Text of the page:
There is probably no hotel that sums up British luxury better than The Dorchester. The Ritz has glitz but it's a French import. Claridges sometimes seems a holiday home for dispossessed European royalty.
The Dorchester, however, is quirky, eclectic and very British. Having passed by many times, but only ever gone in for tea, I know exactly how the ballot winners will be feeling on 14 September. That is when the names of all those applying to join the hotel's Open House tour, a fortnight from today, will be placed in the doorman's hat and 20 names will be pulled out.
The Dorchester sits like a section of some 1930s luxury liner plonked down on Park Lane: no two bedrooms are the same; Highland warriors, clad in tartan, are stencilled on to the walls of The Grill; the Orchid Room was decorated by one of the Queen Mother's designers to look like a giant piece of blue Wedgwood.
Despite it's old-world appeal to foreign tourists, almost half the hotel's custom is from the UK. They arrive by Tube or pull up in mud-spattered Range Rovers. Prince Philip spent the night here before his wedding to the then Princess Elizabeth in 1947. You can't get more British than that.
I arrive early for my preview of the behind-the-scenes tour. Not only will the Open London weekend winners get access to some of the best suites, they'll also see a slice of the hotel's life beyond the green baize door. My host is Rosanna Crawley, who arranged The Dorchester's involvement in London's big open day.
Together we poke our heads into the laundry room where guests' shirts are washed, pressed, then boxed in cardboard and cellophane so slickly that you could set up a stall and sell them. We also chat to three of the hotel's flower ladies, Wendy, Mandy and Izumi, all handmaidens to the head florist, Belinda Bowles. They seem very happy in their small workshop on the second floor but then, if you like flowers, there's a lot of job satisfaction to be had at The Dorchester. Even on a quiet day they process about £1,500 worth of blooms, rising to £30,000 for big functions.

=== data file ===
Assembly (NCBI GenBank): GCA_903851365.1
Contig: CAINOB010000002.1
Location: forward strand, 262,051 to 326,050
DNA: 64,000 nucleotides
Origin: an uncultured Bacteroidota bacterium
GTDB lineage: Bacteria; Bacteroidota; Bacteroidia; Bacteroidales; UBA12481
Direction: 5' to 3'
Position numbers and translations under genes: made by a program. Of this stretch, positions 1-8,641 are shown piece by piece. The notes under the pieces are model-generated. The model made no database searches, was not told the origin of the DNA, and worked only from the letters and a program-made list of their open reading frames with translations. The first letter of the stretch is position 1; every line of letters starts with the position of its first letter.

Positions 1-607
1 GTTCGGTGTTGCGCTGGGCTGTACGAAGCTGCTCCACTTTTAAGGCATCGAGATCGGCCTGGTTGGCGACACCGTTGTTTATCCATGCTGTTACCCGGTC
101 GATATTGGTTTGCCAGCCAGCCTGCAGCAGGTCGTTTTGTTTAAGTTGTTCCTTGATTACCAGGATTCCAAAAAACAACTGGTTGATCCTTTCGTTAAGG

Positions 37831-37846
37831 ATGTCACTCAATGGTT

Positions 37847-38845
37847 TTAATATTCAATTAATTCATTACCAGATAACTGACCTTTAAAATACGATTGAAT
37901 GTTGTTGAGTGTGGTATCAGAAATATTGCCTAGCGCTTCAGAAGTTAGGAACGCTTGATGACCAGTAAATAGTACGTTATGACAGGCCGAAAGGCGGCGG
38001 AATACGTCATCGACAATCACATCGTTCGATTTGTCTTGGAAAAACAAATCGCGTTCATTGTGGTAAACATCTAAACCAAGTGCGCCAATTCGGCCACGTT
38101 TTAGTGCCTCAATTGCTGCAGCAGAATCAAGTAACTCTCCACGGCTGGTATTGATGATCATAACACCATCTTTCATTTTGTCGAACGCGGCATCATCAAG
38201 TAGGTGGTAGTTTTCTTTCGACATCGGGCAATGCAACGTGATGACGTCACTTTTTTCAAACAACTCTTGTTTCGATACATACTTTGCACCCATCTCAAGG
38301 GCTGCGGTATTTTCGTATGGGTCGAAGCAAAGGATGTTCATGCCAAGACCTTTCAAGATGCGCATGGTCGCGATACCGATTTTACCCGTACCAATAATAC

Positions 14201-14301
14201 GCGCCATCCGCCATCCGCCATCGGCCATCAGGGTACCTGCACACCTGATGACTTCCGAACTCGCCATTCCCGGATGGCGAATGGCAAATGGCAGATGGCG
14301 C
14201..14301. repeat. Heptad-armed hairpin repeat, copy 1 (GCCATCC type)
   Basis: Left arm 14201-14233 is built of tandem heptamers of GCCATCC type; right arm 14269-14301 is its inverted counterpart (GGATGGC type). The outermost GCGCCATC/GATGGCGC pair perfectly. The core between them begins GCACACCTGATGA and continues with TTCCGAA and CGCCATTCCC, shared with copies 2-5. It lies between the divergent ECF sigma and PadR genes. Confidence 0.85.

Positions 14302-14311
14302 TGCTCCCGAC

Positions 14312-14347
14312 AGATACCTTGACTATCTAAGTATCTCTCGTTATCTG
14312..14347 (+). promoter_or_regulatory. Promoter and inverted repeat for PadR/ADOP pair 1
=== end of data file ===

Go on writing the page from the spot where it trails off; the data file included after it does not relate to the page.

In the kitchens – the biggest in Europe – we miss Claude Lamarche, the pastry chef who isn't in until later, but I do get to see the special, extra-long Dorchester loaves arriving ready-sliced. It is from these that Bernie, the Sandwich King, creates more than 2,000 rounds a day.
As we emerge, our way is briefly barred by the powerful figure of Henry Brosi, the Dorchester's executive chef from Heilbronn-Sontheim in Germany. At the moment he oversees more than 100 colleagues producing food in six different kitchens. Henry tells me that on 20 September he will be demonstrating his new project, the refurbished Krug Room, an exclusive dining chamber that seats 12 and is situated inside the kitchens behind electrochromic glass which, at the touch of a button, Henry can make opaque, for privacy, or clear again when he thinks you will want to watch the food being prepared. Dishes in this room will be designed to complement the hotel's collection of wines and Krug Champagne. "We can arrange pretty much every vintage," Rosanna tells me.
Of course they can.
Now it's time to see the public areas. I can tell that my host is enjoying this as much as I am. Rosanna is young but she feels, in her line of work, there's nowhere to go after The Dorchester. "Nothing's going to better this," she tells me as we take a lift up to the eighth floor. Together we slip through an unremarkable panelled door and up a flight of steep, carpeted stairs to the Harlequin Suite, revamped by top New York designer Alexandra Champalimaud. This is the most expensive of the three suites added in the 1960s. Elizabeth Taylor always stayed here and the hotel installed a pink marble bathroom just for her. It's been preserved exactly as it was on the day that she signed Hollywood's first $1m contract, given for her role in Cleopatra. Actually, it's more functional and less well finished than you'd expect. We forget how close to post-war austerity the early Sixties were.
The Harlequin Suite costs a cool £7,450 per night, and that's without VAT. It's difficult to imagine the kind of income someone needs in order to blow that amount of money on one night in a hotel, although I know that the likes of Nicole Kidman and Arnold Schwarzenegger may well have done so. No expense has been spared on the decor – American walnut floors, gold curtains from Thailand, walls upholstered in ivory silk – but I can't help feeling that for that amount of money I'd want Arnie and Nicole to be sharing it with me, and for them to tell me afterwards that I was their best friend ever.